their online profiles (Lenhart and Madden, 2007). Junco (2007) reported 10
percent of students lie about their age, 7 percent lie about their behaviors,
5 percent report lying about their picture, 3 percent lie about their gender,
and 5 percent lie about their occupation. Mitrano (2006) noted that this
technology “can also be a vehicle for traditional adolescent expression”

Understanding the Ethical Implications

The numerous ways that students can use this technology to share pictures,
ideas, and thoughts and, most important, connect with one another has
been demonstrated throughout this chapter and in other chapters of this
volume. As this technology has become more pervasive on college campuses,
it has also brought to the forefront ethical issues that student affairs
professionals are facing when interacting with students. This topic provokes
numerous questions that need to be answered in order for student affairs
professionals to understand the impact that this technology is having on student
culture and professional practice. Professionals who have a thorough
understanding of this technology and privacy rights are better equipped to
face the ethical issues present and identify strategies for appropriate use.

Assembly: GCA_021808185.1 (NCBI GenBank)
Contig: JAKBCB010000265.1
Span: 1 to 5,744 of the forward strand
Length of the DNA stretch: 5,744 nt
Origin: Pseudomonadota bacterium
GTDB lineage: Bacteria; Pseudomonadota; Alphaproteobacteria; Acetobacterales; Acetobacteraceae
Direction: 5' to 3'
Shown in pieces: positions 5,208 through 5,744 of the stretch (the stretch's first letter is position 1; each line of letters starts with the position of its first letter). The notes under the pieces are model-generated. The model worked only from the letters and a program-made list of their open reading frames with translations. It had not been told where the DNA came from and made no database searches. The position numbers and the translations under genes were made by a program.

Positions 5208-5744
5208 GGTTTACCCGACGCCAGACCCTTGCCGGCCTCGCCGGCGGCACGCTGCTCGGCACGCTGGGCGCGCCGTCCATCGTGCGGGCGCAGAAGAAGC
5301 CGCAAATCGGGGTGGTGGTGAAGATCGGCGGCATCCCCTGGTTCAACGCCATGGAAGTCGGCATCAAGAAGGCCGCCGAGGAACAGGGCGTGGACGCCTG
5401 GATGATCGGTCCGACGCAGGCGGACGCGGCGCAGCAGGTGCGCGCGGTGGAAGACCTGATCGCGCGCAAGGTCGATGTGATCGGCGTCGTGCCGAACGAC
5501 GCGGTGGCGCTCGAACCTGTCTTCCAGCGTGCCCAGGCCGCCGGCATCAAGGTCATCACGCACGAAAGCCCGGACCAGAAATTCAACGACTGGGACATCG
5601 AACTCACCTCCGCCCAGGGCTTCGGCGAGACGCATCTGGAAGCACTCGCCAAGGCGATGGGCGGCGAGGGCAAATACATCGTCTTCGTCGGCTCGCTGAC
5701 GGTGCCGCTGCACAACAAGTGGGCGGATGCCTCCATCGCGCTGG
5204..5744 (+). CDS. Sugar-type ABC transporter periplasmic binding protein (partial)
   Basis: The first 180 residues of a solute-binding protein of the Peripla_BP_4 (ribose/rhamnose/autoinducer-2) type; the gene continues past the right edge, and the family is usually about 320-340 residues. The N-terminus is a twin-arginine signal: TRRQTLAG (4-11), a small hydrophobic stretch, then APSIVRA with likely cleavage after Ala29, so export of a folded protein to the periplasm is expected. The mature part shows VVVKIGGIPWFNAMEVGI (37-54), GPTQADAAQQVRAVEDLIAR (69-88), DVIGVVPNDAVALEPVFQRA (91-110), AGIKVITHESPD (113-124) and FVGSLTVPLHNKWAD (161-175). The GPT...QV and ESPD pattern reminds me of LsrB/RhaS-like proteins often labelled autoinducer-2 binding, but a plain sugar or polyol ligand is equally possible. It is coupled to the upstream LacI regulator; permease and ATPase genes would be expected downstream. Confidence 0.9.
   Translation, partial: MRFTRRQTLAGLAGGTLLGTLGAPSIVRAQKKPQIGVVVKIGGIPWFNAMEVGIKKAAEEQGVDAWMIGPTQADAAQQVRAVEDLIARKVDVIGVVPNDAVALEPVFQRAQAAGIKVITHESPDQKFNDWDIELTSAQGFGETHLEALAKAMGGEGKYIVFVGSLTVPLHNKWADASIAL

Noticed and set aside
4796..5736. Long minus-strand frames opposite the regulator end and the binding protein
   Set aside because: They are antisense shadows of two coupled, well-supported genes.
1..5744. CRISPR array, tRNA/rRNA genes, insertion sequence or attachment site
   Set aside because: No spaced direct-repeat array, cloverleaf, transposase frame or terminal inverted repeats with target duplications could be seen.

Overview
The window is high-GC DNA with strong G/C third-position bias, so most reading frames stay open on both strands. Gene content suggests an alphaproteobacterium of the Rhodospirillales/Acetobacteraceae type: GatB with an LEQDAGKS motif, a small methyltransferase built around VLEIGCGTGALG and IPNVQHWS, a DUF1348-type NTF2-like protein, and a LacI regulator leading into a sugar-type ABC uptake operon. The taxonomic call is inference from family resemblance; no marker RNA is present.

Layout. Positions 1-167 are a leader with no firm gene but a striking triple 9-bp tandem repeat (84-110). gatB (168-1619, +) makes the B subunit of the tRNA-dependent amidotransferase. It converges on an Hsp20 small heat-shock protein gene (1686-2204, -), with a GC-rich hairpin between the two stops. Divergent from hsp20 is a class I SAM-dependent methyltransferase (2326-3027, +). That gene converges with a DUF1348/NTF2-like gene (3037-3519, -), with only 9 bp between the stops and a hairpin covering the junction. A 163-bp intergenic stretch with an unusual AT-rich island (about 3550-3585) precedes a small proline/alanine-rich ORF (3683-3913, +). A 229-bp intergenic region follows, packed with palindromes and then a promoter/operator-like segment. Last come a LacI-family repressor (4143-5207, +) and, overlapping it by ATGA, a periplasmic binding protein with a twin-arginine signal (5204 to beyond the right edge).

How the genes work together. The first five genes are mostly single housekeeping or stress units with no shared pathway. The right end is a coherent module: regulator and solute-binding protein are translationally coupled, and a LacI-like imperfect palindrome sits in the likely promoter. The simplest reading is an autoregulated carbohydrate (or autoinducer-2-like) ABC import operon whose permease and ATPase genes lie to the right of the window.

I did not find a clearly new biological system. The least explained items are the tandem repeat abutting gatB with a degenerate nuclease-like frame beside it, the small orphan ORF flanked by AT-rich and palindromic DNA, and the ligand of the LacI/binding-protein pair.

As student affairs professionals are gaining insight into how students
use social networking sites, the national professional organizations can play
a key role in establishing ethical standards that help define the behaviors
and actions of professionals working in higher education. In order to better
understand this topic, we reviewed the ethical standards of several professional
organizations: American College Personnel Association (ACPA,
2007), National Association of Student Personnel Administrators (NASPA,
1990, 2007), Association of Student Judicial Affairs (ASJA, 2007), Association
of College and University Housing Officers–International (ACUHO-I,
2007), and National Orientation Directors Association (NODA, 2007). ASJA
states that ethical standards are established “to maintain and strengthen the